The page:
During the Great War, Spanish Flu – sometimes called Spanish Lady, killed millions of people throughout the country. This deadly pandemic infected 75% of the population and over 250,000 died as a result.
In 1918, Spanish newspapers reported a widespread flu epidemic sweeping across Europe and gave the number of deaths in Spain. Subsequently the epidemic became known as the Spanish Flu, or the Spanish Lady.
Estimates vary but it is generally accepted that the final world-wide death toll for the period from the spring of 1918 to the summer of 1919 was between 75 and 100 million, with 47 million dying in India alone, thus making it the most devastating disease in human history.
It wasn’t until November 1918, over a year after the outbreak began, that the medical authorities officially made the so-called Spanish Flu a Notifiable Disease.
This epidemic struck in three successive waves.
The first wave arrived in the summer of 1918 and, within ten weeks, it had claimed nineteen lives in the Chesterfield.
A second, more devastating wave came during the early Autumn, and by mid-January had killed another 178 in Chesterfield and a further 1,332 throughout the rest of Derbyshire.
The third wave struck in January 1919 and, by the first week of May, another 42 inhabitants had perished in the Borough, and another 500 in the rest of the County.
This made a total of over two thousand victims in Derbyshire alone, of these 507 were in Chesterfield.
In Spital cemetery is a monument to a local doctor, Dr. Antonio Nicholau Da Silva, who died from this virulent mutation of the influenza virus as a result of becoming infected during his work in the community.
He qualified at Edinburgh medical school and took a position in Chesterfield where he was both a popular and successful physician. He became engaged to be married to a local woman, Ethel Cutts.
In an effort to contain the Chesterfield outbreak all schools and public amenities were closed. The Queens Park was closed, outdoor markets were suspended and everyone was advised to stay indoors and to travel only if absolutely necessary; bus services were cancelled, railways were closed and only goods trains operated; post went undelivered for weeks on end, as did coal, bread, milk and other commodities. Labour shortages caused temporary shut-downs of local factories, collieries went on short-time through lack of available manpower, and almost every industry suffered as the death toll rose.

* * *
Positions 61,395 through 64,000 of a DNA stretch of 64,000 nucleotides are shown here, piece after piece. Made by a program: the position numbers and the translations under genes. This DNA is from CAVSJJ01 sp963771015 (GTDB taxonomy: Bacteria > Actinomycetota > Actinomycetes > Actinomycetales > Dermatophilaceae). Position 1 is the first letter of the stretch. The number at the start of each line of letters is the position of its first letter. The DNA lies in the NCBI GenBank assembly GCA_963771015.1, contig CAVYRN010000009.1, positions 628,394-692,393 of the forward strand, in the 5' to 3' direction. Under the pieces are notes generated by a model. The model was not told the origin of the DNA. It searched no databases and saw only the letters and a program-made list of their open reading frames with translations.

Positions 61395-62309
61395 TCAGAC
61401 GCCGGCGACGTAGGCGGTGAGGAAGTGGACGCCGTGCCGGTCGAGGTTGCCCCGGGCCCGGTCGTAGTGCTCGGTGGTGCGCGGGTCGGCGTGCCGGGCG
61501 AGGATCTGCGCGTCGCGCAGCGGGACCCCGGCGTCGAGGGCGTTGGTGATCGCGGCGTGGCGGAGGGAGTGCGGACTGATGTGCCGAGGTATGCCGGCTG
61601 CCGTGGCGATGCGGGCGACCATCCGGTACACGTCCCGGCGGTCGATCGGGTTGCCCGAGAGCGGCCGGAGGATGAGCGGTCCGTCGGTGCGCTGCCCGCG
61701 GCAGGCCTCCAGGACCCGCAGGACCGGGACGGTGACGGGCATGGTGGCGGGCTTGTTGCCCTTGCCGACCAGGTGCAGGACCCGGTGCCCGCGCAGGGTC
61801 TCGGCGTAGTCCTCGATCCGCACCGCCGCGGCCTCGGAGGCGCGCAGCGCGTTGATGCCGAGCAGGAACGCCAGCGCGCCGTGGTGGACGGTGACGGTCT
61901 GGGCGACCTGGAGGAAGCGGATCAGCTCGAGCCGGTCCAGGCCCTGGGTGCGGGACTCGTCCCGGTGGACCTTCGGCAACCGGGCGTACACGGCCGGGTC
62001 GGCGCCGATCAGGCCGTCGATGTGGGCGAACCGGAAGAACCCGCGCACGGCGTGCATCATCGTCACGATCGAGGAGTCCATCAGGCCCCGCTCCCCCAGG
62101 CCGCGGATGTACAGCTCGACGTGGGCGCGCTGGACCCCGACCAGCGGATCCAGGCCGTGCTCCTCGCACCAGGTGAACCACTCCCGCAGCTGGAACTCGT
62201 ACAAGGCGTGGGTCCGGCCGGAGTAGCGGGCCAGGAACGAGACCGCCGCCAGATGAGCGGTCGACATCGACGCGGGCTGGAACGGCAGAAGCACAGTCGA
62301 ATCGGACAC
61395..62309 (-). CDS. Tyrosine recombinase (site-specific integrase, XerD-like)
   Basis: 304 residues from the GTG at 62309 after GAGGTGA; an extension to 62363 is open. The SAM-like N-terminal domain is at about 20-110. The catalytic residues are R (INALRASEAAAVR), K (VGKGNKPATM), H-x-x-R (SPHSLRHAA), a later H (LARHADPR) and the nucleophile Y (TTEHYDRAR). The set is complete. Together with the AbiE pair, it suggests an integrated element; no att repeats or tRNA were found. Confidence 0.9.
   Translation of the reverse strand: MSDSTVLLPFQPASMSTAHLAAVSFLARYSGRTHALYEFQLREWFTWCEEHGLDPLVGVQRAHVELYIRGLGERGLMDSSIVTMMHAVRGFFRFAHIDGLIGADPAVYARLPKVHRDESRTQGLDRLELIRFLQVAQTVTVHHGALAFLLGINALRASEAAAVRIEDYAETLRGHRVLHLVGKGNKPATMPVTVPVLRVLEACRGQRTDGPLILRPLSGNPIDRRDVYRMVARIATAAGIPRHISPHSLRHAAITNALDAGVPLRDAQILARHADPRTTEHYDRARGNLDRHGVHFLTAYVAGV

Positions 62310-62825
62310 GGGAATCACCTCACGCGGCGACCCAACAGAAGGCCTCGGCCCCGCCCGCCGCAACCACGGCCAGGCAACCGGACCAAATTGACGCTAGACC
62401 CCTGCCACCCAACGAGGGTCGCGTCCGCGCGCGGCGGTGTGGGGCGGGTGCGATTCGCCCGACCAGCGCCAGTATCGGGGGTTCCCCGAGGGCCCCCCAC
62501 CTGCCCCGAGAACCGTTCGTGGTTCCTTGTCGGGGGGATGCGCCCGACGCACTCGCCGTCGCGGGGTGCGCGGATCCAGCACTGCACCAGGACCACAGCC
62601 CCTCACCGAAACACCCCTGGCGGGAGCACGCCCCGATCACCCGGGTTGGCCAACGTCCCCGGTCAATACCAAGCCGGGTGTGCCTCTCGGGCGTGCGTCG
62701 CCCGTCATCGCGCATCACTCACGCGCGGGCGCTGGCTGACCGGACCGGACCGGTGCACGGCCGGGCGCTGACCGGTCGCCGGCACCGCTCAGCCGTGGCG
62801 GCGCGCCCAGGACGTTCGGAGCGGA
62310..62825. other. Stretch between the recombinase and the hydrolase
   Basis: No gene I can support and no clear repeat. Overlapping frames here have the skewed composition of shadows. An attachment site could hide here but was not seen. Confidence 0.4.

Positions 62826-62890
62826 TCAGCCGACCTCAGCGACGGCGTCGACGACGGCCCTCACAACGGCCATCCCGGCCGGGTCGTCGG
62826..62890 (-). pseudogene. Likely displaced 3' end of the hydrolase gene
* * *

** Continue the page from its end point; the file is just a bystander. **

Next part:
Local newspapers of the day carried notices that children under fourteen would not be admitted to theatres or public cinemas for fear of catching the infection, and Greaves’ the Chemist in the town requested the urgent return of medicine bottles, reporting a” serious shortage owing to demand’.
Prior to this in the summer of 1918, Dr. Da Silva had visited his mother in Portuguese India and his uncle back home in Portugal then returned to Edinburgh to continue his studies to become a Fellow of the Royal Society of Surgeons.
During a half term break in early October he visited his fiance in Chesterfield and immediately helped to tend the sick and dying.
Known as the ‘three-day fever’ because after three days of coughing and sneezing, the patient either survived – or died.
Symptoms slightly resembled those of the plague, and in the latter stages the victim developed black and blue blotches on the face and body, the result of cyanosis caused by a lack of oxygen. As with pneumonia, with which the virus was frequently confused, the lungs and respiratory system were attacked and the victims slowly drowned in their own fluid.
On Tuesday 22nd October Doctor Antonio da Silva also succumbed to the pandemic and died of double pneumonia.
The funeral service and interment at Spital was attended by a large crowd his fiancee dropped a single red rose on his coffin. The local newspaper carried an acknowledgement from Miss Cutts, thanking the local people for their support, and the column which now stands broken, was erected in his memory.
In loving memory of Dr. Antonio Nicholau Da Silva LRCP&S
Died October 22nd 1918
After life’s fitful fever – he sleeps well”
Ethel Cutts was able to go on to marry and live a long and happy life.
The following information was provided by Giles Bradley from personal family records.
Da Silva’s boss Dr JI Hurst in military uniform. He certified the cause of death. A copy of the Death certificate was printed in the Reflections magazine article and said the Dr had suffered with influenza for 9 days and pneumonia for 6 days.
|Mrs Ethel Smith Hodson – widwife who worked with Da Silva. Giles Bradley’s great grandmother.
Gift presented to Mrs Hodson by Da Silva. It was a gift to Giles Bradley’s Great Grandmother Ethel from Dr DaSilva when he left for Edinburgh to continue his studies.
This letter of thanks was sent to Mrs Hodson. It was written 6th June 1918, he died a short while later on the 22nd October 1918.